Charles Grimson

From The Orange Wiki

Revision as of 04:44, 30 January 2019 by 150admin (Talk | contribs)
(diff) ← Older revision | Current revision (diff) | Newer revision → (diff)
Jump to: navigation, search
The Governor General awards Charles Grimson the Distinguished Conduct Medal (DCM), TD Cleary, 1915. Image courtesy Australian War Memorial.


GRIMSON, Charles

Service no: 582 [1]

Place of birth: Yullundry, Cumnock, 1876

Address: Lodge Street, Hornsby

Occupation: Farmer

Next of kin: Ethel Portia Grimson (wife), Lodge Street, Hornsby

Date of enlistment: 8 September 1914

Place of enlistment: Sydney

Age at enlistment: 28 [sic]

Fate: Appointed Lance Corporal 10 October 1914. Embarked HMAT A16 Star of Victoria, Sydney, 20 October 1914. Wounded in action, sustaining a gunshot wound to the foot, Gallipoli, 5 June 1915. Admitted to 15th General Hospital, Alexandria, 11 June 1915. Awarded Distinguished Conduct Medal 15 July 1915. Admitted to No 1 Australian General Hospital, Heliopolis, 27 July 1915. Transferred to Convalescent Hospital, Helouan, 29 July 1915. Discharged from Convalescent Hospital, Helouan, for return to Australia 13 August 1915. Embarked Themistocles, Suez, 15 August 1915 for return to Australia. Discharged from the AIF 22 November 1915.

Date of death: 20 October 1938, aged 62

Buried: Orange Cemetery, Church of England Section W, Grave 333







Charles Grimson was born in 1876 at Yullundry, Cumnock, to Edmund and Mary Ann Grimson, and was the eldest of six children. The family lived at Norfolk Farm, on the Yullundry Creek.

In early 1901 Charles, aged 25, enlisted to serve in the Boer War. He joined the 3rd Mounted Rifles, and embarked British Princess on 21 March 1901, arriving at Durban, South Africa on 17 April.

Charles served in the Eastern Transvaal and Eastern Orange River Colony in 1901-1902. His regiment took part in several drives in the early part of 1902; the principal one, the Harrismith drive, resulting in the capture of 251 prisoners, 26,000 head of cattle, and 2,000 horses.

Corporal Grimson returned to Australia on 3 June 1902 and was awarded the Queen’s South Africa Medal. Corporal Grimson and other soldiers were presented by the Cumnock community with a gold fob medal in recognition of their gallant efforts on behalf of their King and country at a welcome home banquet and social on Wednesday, 10 September 1902.

Charles Grimson married Ethel Portia Robinson at Newtown, in 1902. He left Cumnock in April 1908 to open a fruit and green grocery store at Yeoval. He later voluntarily sequestrated his estate in the Bankruptcy Court in September 1908 and moved to Hornsby to live.

Charles Grimson enlisted for WWI service on 8 September 1914 in Sydney, aged 38 years, but stated he was 28 years and 5 months on his enlistment form. He embarked from Sydney on HMAT Star of Victoria A16 on 20 October 1914. This ship was also part of the first detachment of the Australian and New Zealand Imperial Expeditionary Forces, which left Albany on 1 November 1914, and disembarked in Egypt on 8 December.

The 1st Light Horse left Alexandria for Gallipoli without their horses, on 12 May 1915. The regiment was deployed near Gaba Tepe, at Quinn’s Post. There were many casualties over the coming days and on the night of 28-29 May, the Turkish Army attacked Quinn’s Post in earnest.

Lance Corporal Charles Grimson was awarded the Distinguished Conduct Medal (DCM):

For conspicuous gallantry on the night of the 28-29 May, 1915, near Gaba Tepe (Dardanelles). Owing to the explosion of a mine which destroyed a portion of our parapet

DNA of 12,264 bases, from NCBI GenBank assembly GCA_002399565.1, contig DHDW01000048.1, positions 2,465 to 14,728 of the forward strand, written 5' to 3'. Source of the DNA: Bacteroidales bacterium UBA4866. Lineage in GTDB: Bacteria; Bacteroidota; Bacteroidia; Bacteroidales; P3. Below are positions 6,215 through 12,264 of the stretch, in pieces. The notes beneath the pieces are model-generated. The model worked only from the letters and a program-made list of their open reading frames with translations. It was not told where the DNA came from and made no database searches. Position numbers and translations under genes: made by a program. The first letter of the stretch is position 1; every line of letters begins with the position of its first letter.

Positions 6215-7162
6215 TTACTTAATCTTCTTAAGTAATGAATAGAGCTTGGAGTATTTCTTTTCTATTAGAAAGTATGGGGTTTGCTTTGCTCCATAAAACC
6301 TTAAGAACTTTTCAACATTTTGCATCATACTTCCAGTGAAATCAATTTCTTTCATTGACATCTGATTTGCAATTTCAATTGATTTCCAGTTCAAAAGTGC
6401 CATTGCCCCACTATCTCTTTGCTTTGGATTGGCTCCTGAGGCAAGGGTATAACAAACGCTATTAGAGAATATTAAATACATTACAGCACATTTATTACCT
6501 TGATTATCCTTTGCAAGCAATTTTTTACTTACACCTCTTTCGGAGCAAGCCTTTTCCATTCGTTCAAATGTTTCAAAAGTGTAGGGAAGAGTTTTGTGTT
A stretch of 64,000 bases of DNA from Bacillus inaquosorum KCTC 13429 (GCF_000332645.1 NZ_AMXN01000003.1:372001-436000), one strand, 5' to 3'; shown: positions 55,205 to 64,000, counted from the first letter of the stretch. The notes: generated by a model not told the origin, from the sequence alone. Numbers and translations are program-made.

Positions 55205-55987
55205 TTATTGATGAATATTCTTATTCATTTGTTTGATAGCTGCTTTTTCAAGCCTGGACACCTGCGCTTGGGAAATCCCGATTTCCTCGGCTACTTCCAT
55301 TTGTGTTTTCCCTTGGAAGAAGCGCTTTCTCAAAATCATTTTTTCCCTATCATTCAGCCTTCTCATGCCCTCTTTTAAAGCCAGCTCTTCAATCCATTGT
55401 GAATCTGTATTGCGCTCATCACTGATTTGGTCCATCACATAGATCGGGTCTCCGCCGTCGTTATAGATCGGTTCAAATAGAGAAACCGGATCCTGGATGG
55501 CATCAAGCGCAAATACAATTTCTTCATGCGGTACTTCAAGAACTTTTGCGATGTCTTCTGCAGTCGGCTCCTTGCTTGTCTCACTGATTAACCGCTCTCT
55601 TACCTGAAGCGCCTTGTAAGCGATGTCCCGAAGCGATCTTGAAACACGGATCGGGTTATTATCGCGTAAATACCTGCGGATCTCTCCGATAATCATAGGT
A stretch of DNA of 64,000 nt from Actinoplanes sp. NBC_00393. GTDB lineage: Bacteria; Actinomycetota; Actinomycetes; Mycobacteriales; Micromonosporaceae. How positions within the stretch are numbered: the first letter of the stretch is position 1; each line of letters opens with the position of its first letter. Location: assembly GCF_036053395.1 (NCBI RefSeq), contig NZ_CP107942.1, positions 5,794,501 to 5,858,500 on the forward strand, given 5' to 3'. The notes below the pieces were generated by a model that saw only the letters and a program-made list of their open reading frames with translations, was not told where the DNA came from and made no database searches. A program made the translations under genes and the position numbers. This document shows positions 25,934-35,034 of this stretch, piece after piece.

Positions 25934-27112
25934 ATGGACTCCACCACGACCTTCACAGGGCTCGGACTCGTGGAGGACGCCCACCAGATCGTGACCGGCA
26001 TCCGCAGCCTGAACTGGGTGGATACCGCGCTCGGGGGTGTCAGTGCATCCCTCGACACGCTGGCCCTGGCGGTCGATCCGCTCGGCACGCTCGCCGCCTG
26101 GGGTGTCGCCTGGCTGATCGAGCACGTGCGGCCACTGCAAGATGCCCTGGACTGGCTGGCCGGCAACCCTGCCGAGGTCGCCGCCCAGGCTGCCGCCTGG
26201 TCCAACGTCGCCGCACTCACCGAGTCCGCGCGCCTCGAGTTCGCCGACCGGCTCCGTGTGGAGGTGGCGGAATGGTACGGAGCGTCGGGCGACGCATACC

the enemy was able to occupy a portion of our trenches, thus dividing the defending force into two. Lance-Corporal Grimson crawled over the broken ground towards the enemy,
capturing successively three Turks. He then, with the greatest courage, entered the remaining portion of the trench held by the enemy, about 12 in number,
compelling them all to surrender, thus enabling the defending forces to reunite.

Lance Corporal Grimson received a gunshot wound to the foot on 5 June 1915 and spent several months in hospitals in Alexandria and Cairo before embarking to return to Australia on 9 September. He was discharged on 22 November 1915. As well as the Distinguished Conduct Medal, he was awarded the 1914-15 Star Medal, the British War Medal 1914-20, and the Victory Medal.

The Cumnock Recruiting Association also presented Lance Corporal Grimson with a purse of sovereigns and a gold medal after his return. He promoted enlistment to the AIF at many community functions before returning to his home in Hornsby, which he renamed “Quinn’s Post”.

In the 1930 and 1936 NSW Electoral Rolls, Charles Grimson is recorded as living at Gardiner Road, Orange and his occupation was a farmer. Charles and his wife Ethel would have received a shock when they were told that the murdered body of a man whose charred body was found at Julia Creek in October 1931 may be that of their third son, Frank Robinson Grimson, who had disappeared the year before when taking horses to a station in North Queensland. However, the identification was in error as later that month, Frank turned up living at Kuridala, near Cloncurry, Queensland. Frank was reportedly one of ten children of Charles and Ethel Grimson. He later served with 2/28 Battalion in WWII and died of wounds at El Alamein, Egypt, in November 1942.

Charles Grimson died on 20 October 1939, aged 62 years, and is buried in the Orange Cemetery. He is commemorated on the Molong RSL Honour Roll and the Cumnock War Memorial Gates.

Charles’ brother, Frederick Daniel Grimson, also served in WWI; he died of illness in April 1917 while serving in France.


Molong Argus, 24 September 1915, p. 4.

Lance-Corporal Grimson DCM, How Cumnock Received Him [2]


  • Peter Tremain, Dianne Strahan and Val McKenzie, August 2016
Charles Grimson’s headstone, Orange Cemetery. Image courtesy Orange Cemetery.
Personal tools